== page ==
Two reporters, 10 days. Follow our reporters' road trip across Europe as we discover innovative solutions to complex problems and meet some of Europe's creative climate heroes.
An EU citizen uses around 200 plastic bags per year. That's too much, says the EU. But, wasting plastic bags is not just a European problem. Countries around the world are struggling with the issue, say experts.
On average they are used for about 25 minutes, then they end up in the rubbish dump. It's fair to say that plastic bags don't have a particularly fulfilling life.
The German environmental organization, Deutsche Umwelthilfe, estimates that more than a billion bags are used every year globally. Only about 10 percent of those are recycled.
The problems for the environment are many. Plastic bags usually take several hundred years until they decay thereby filling landfills, while animals often mistake the plastic for food and choke to death.
A global problem
Europe is a major offender, producing nearly a million tons of plastic bags each year. But the problem is a global one, and especially in growing economies in Asia. Countries like Indonesia or the Philippines produce a lot of plastic bags, but they don't have structures in place to dispose of them properly. Energy production from plastic rubbish, such as incineration, is too expensive for many countries, says Ellen Gunsilius from the German Society for International Cooperation (GIZ).
The problem is particularly acute in cities. According to recent findings published in the journal 'Nature', city dwellers produce twice as much rubbish as people living in the country.
Landfill sites in Laogang in Shanghai and Bordo Poniente in Mexico City compete for the title of world's largest rubbish dump. It is estimated 10,000 tonnes of rubbish is dumped on each of them per day.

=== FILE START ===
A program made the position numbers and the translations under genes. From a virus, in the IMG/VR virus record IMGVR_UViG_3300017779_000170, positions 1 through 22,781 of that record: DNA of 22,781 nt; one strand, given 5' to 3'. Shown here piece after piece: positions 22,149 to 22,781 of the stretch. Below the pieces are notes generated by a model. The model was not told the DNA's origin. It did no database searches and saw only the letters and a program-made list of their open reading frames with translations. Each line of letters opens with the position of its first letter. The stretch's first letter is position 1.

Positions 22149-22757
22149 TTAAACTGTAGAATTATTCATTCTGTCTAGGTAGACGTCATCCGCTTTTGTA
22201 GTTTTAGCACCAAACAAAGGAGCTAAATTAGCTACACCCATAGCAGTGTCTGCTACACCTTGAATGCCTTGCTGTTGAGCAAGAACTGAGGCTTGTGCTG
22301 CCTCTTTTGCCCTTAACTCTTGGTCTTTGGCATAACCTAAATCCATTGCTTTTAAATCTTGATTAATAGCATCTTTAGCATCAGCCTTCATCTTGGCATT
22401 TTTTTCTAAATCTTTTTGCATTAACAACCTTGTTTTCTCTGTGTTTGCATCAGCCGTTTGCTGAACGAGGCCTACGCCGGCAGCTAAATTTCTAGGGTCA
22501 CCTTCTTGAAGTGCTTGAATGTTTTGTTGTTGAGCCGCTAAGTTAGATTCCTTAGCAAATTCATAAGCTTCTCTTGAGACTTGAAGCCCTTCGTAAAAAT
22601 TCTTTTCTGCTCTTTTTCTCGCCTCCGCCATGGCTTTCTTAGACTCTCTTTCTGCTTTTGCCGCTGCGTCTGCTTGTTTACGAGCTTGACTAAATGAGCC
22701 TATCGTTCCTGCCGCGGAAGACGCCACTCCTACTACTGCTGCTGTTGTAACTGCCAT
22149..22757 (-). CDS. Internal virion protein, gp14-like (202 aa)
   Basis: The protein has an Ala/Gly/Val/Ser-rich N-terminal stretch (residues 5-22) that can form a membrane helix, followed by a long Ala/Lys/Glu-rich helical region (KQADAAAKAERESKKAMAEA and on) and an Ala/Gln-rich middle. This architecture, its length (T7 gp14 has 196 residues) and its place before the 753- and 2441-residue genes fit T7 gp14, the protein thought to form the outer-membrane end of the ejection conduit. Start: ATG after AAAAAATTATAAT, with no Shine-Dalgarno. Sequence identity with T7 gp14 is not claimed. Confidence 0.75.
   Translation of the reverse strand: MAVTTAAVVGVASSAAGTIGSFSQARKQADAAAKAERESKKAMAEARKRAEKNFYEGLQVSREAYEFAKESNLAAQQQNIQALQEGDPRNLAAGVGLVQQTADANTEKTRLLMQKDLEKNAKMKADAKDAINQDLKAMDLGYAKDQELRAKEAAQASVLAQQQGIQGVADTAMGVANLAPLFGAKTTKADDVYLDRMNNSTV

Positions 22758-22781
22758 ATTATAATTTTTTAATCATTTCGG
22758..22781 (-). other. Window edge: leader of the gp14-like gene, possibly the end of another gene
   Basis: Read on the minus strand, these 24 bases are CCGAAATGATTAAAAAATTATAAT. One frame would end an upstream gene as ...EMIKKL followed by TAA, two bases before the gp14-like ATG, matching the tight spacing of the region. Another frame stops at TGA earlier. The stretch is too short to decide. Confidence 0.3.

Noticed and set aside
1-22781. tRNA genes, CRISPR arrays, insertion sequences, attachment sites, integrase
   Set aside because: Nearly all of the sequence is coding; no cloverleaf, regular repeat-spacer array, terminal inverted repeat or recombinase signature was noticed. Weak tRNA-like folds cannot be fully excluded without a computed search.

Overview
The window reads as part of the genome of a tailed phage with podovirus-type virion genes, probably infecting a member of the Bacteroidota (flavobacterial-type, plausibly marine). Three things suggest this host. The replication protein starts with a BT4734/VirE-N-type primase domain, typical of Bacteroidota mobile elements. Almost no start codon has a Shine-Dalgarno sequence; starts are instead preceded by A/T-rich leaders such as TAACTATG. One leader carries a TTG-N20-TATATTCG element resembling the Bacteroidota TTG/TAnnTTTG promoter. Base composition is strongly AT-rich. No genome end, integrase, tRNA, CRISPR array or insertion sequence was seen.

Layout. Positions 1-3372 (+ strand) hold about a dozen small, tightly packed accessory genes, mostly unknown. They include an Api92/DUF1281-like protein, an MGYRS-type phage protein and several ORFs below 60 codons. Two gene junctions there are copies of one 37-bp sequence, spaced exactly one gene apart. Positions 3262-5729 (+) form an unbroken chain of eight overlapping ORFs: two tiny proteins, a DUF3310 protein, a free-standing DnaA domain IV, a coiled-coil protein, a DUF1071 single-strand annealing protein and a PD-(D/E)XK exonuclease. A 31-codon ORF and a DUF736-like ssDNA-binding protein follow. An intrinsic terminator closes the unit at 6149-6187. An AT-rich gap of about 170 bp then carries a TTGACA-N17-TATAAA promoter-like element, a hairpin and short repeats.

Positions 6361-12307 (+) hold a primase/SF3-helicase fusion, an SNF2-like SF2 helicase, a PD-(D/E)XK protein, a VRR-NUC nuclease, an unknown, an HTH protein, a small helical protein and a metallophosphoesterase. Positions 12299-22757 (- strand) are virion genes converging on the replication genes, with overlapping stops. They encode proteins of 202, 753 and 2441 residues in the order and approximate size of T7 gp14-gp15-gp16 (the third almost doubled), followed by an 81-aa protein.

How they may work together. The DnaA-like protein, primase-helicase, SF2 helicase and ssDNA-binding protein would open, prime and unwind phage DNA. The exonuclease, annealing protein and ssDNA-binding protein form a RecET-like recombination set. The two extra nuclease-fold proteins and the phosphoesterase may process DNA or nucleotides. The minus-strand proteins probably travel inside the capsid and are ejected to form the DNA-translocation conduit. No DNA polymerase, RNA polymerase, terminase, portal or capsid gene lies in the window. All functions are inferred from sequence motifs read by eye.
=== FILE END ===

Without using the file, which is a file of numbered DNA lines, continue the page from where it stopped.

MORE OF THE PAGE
Even Rwanda's capital, Kigali, struggled for years with plastic waste. Plastic bags were everywhere, littering the streets and clogging drains. Today, Kigali is one of the cleanest cities in Africa. The United Nations awarded them the "Habitat Scroll of Honor" award two years ago for their no-plastic policy.
Anyone travelling to Rwanda today is subjected to ruthless baggage checks. All plastic bags are confiscated and disposed of immediately. "In Rwanda, this tactic seems to work, but only because it is coupled with a large effort to control the problem. Taxing bags, like in Denmark and Finland still seems to be more effective," says Gunsilius.
In Ireland the government has already imposed a tax of 22 euro cents ($0.29) per plastic bag. "The taxes were not imposed to generate more tax revenue, but to change people's behaviour," says Benjamin Bongardt, policy head at the Nature and Biodiversity Conservation Union Germany. "Since the introduction of the bag-tax, less plastic bags have been produced."
Plastic bag consumption per capita in Ireland has fallen from 328 bags a year, to just 20. In comparison, the EU average, according to a study by the European Commission, is approximately 198 bags.
Early in November, the European Commission made it clear that it wanted to curb plastic bag waste in the future. Environment Commissioner Janez Potocnik says EU states may completely ban plastic bags in future. "Plastic bags are a symbol of our throw-away society," Potocnik said.
Bans alone however are not sufficient says Ellen Gunsilius from GIZ. "In many countries, awareness of the damage a plastic bag can cause is often lacking," she told DW. "Bans or taxes are more effective if people and business actually understand and accept them."
Potato varieties on the island of Chiloé, rediscovering the ancient crop taro on Vanuatu, and water for growing in Ethiopia's Antsokia Valley. We also look at McDonald's new organic burger: the McB.
Extreme weather, melting glaciers, rising ocean levels - climate change is happening. DW looks at science, policy and activism around climate change - in the lead-up to the climate summit in Paris this December.